Since June last year, over 470 of the 3.2 million cotton growers in Maharashtra's Vidarbha did the same. Thanks to soaring input costs, low output costs and drought. The final straw is the blizzard of money-lenders' threats and bank notices. Add to this the cast-iron local feudal structure of rich landlords. Wherein the debt trap slowly becomes the death trap.

Add to this the big drop in rural employment. Both landed farmers and agricultural workers have taken a terrible beating. According to Government statistics, over 40 million people, among them 15 million children, are bonded labourers, working to pay off their debt. There are over 160 million "untouchables" at the bottom of India's caste system and one comes face to face with the tragic social realities of discrimination and violence. Providing the Naxals the perfect opening to wean the agricultural labourers with the promise of getting them their rightful dues in terms of not only wages but also give them confiscated surplus land from the landlords and distributing it among the landless labourers. Thereby laying the seeds of running a parallel government in remote areas, conducting people's court, extorting money from landlords and distributing the booty among the poor a la Robin Hood. Something which successive governments at the Centre and in the States have failed to do.

Tragically, so desperate is our polity in outbidding each other in the electoral sweepstakes that none can see the Frankenstein they have mindlessly created. They need to be wary that all it takes to destroy a nation is an innocuous modern-day convenience. Guns and bombs that can turn deadly in terrorists' hands. It is now imperative for the country to re-think its strategies and approach to the future. No short cuts are possible If not stopped now, it could lead to more intolerance and result in a total breakdown of institutions, society, culture and ethical values. Which, in turn, could be the cause of a socio-political revolution.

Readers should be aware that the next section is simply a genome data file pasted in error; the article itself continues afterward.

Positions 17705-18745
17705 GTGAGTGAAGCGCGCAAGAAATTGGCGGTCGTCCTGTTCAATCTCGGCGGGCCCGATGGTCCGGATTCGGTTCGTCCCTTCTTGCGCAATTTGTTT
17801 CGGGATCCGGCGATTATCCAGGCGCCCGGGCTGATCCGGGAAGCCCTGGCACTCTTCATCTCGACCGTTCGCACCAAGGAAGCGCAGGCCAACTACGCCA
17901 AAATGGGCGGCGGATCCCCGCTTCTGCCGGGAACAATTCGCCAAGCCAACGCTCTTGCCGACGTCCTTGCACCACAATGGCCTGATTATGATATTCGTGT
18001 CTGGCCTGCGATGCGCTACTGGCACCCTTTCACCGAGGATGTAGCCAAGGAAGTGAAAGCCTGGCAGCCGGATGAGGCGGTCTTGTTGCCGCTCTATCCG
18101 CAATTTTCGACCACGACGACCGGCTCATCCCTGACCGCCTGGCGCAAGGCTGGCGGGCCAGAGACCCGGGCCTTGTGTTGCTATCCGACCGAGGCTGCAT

Where do we go from here? It all depends on our polity. Merely mouthing assurances that India is on the roll and all is well is living like an ostrich - with its head buried in the sand. It has to think beyond the headlines and do some honest soul searching. Will it continue to allow India to gently weep and drift towards disaster? No country with any sense of self-respect and national honour prostitutes secularism or social justice at the altar of vote bank politics. And watches it burn. New Delhi alone has to carry the cross.

Poonam I Kaushish, INFA

1 comment:

anil kumar said...

How many days we have to wait for good news from kashmir? It will not happen until we have to sacrifice our lives and finish all the terrorists in the kashmir. This government didnot do any thing because it needs power. for the sake of power it can do any thing who is supporting them to power.